Using Research-Based Formative Assessment to Improve Mathematics Teaching and Learning

This project provides professional development and support for teachers of mathematics in Grades 3-5 and assesses the impacts of the project through a rigorous cluster randomized control trial. The project supports teachers to provide instruction that helps all students reach ambitious academic goals in mathematics.

Full Description: 

Using Research-Based Formative Assessment to Improve Mathematics Teaching and Learning builds on almost a decade of research and development by the Vermont Mathematics Partnership's Ongoing Assessment Project (OGAP). The project provides professional development and support for teachers of mathematics in Grades 3-5 and assesses the impacts of the project through a rigorous cluster randomized control trial. The project supports teachers to provide instruction that helps all students reach ambitious academic goals in mathematics by: 1) increasing teachers' knowledge of mathematics and of how students learn specific mathematics content, and 2) providing teachers with specific tools and routines for enacting formative assessment and adapting their instruction. The project has three integrated components: 1) professional development and ongoing support in 30 New York City public schools, 2) research on teachers' use of assessment evidence in instruction, and 3) research on student and teacher outcomes.

Helping students deeply understand mathematical concepts requires teachers to become skilled in formative assessment, particularly in the ongoing analysis of evidence in student work when making instructional decisions: moving beyond right and wrong answers into the more important questions of how students think and reason mathematically, where their misconceptions lie, and how they can be addressed instructionally. Yet research shows that teachers struggle with the analytic aspects of formative assessment, and little is known about how teachers use evidence from student work or thinking to improve their instruction. The project addresses both of these concerns by: 1) implementing a rigorous, research-driven approach to formative assessment in 30 schools; and, 2) studying the effects of the intervention in ways that clearly measure impact on teachers and students, including the link between how teachers interpret student work and how they respond instructionally. The creativity and originality of the project lie in its synthesis of a vast body of knowledge about mathematics teaching and learning into a clearly packaged and presented set of tools, routines, and strategies which are directly usable in practice and can dramatically improve the quality of mathematics instruction. The project is organized around the central goal of improving teachers' formative assessment practice, with the research design providing rigorous evidence of project impacts while simultaneously informing the field.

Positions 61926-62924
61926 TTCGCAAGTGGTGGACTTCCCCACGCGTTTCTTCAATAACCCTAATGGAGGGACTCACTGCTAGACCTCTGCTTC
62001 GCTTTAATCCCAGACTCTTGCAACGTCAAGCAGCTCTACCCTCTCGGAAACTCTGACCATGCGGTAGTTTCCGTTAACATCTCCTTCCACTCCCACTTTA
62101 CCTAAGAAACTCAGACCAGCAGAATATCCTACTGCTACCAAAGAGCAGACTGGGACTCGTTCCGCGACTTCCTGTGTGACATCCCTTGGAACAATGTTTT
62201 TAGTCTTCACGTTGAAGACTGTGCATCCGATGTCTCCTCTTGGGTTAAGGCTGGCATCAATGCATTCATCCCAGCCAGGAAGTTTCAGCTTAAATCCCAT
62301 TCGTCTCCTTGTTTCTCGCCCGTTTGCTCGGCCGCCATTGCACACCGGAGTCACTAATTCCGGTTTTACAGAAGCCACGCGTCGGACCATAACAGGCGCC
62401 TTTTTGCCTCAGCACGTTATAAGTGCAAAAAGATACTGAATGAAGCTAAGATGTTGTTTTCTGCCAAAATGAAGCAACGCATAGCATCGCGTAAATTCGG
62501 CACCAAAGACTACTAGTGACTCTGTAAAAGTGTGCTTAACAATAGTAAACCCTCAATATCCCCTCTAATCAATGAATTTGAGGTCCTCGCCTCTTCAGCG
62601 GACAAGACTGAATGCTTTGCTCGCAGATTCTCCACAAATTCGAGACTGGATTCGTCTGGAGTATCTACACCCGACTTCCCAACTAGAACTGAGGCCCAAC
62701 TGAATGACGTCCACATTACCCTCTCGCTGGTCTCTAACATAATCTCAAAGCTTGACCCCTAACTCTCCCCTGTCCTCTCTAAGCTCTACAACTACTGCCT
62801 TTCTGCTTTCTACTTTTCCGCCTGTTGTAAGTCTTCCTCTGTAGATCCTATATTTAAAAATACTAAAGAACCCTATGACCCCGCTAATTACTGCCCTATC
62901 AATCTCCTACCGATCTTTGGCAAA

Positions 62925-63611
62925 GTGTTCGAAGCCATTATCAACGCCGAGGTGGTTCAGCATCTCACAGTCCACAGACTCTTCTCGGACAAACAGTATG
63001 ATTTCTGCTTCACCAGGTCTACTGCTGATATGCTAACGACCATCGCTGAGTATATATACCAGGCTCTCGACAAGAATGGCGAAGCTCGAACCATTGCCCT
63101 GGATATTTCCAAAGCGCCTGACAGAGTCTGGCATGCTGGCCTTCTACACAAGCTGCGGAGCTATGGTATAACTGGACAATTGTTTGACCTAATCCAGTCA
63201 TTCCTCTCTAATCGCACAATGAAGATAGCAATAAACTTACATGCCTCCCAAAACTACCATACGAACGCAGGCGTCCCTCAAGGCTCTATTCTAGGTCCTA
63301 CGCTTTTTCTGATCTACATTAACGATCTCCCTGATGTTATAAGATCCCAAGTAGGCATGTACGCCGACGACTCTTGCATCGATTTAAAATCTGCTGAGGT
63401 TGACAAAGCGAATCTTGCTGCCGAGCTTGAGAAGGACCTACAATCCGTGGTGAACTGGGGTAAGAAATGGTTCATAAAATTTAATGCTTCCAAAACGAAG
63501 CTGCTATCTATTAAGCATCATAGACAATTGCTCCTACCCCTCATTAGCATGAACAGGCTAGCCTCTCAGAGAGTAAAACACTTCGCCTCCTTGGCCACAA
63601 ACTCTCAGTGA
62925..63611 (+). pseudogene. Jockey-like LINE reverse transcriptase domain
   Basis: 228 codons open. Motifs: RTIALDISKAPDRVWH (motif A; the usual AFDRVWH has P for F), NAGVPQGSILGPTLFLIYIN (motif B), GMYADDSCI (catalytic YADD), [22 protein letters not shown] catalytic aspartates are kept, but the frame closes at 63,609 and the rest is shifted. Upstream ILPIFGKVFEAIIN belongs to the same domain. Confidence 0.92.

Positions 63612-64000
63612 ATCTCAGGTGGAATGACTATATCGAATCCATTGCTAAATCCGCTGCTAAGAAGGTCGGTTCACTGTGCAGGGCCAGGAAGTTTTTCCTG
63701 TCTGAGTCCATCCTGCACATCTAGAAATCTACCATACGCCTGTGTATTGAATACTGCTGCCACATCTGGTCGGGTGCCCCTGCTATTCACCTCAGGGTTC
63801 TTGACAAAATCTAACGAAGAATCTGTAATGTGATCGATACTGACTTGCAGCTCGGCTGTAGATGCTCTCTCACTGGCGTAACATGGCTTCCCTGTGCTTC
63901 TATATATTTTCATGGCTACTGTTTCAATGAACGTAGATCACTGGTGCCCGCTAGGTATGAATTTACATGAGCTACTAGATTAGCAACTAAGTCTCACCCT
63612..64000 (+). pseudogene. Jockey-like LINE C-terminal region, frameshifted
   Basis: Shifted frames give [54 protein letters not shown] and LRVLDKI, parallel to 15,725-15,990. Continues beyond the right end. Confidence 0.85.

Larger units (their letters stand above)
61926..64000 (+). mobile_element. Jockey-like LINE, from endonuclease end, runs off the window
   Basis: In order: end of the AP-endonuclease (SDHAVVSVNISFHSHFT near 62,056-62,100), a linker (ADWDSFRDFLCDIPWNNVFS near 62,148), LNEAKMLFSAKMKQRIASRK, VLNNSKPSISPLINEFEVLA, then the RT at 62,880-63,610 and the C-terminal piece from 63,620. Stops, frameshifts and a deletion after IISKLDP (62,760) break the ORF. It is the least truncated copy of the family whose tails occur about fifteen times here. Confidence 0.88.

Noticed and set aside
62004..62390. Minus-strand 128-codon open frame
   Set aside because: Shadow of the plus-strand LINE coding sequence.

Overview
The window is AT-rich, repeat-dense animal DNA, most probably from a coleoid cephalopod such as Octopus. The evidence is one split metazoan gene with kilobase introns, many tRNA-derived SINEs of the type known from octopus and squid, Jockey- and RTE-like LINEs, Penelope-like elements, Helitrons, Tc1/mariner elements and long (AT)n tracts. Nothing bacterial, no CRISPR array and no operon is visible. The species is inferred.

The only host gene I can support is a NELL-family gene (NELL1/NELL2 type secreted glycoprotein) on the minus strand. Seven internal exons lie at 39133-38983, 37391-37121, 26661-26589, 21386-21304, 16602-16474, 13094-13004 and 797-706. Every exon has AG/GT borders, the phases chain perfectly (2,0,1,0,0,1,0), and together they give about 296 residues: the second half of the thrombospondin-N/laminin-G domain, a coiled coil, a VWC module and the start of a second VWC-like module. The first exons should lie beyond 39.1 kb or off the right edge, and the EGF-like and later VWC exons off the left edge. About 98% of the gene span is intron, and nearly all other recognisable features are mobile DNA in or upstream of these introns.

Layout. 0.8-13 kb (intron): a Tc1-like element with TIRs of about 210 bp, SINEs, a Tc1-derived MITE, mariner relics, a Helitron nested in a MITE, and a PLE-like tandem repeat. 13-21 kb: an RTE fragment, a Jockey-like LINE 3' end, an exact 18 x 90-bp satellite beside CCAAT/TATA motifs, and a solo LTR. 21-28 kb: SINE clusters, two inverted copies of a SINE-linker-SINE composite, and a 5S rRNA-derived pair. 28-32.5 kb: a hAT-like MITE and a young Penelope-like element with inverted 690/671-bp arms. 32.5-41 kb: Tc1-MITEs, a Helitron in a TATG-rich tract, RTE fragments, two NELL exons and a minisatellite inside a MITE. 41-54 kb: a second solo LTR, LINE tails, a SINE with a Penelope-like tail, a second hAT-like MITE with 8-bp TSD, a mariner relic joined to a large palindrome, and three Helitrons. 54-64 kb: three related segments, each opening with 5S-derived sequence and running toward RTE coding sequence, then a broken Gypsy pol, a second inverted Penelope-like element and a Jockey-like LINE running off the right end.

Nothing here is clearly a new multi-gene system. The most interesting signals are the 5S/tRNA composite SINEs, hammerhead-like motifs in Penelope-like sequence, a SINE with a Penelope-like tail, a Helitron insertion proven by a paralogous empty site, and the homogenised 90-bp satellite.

The project will be implemented in a highly diverse school district serving a large number of students from groups traditionally underrepresented in mathematics and the sciences. The formative assessment system developed through this project will ultimately be made available, through a website and multi-media booklets, to all teachers in New York City public schools and across the country. The OGAP formative assessment system will be tied to college and career readiness standards in mathematics rather than a particular curriculum-although it addresses the same content as the major mathematics curricula-which means the materials, knowledge, and strategies will be usable across settings.

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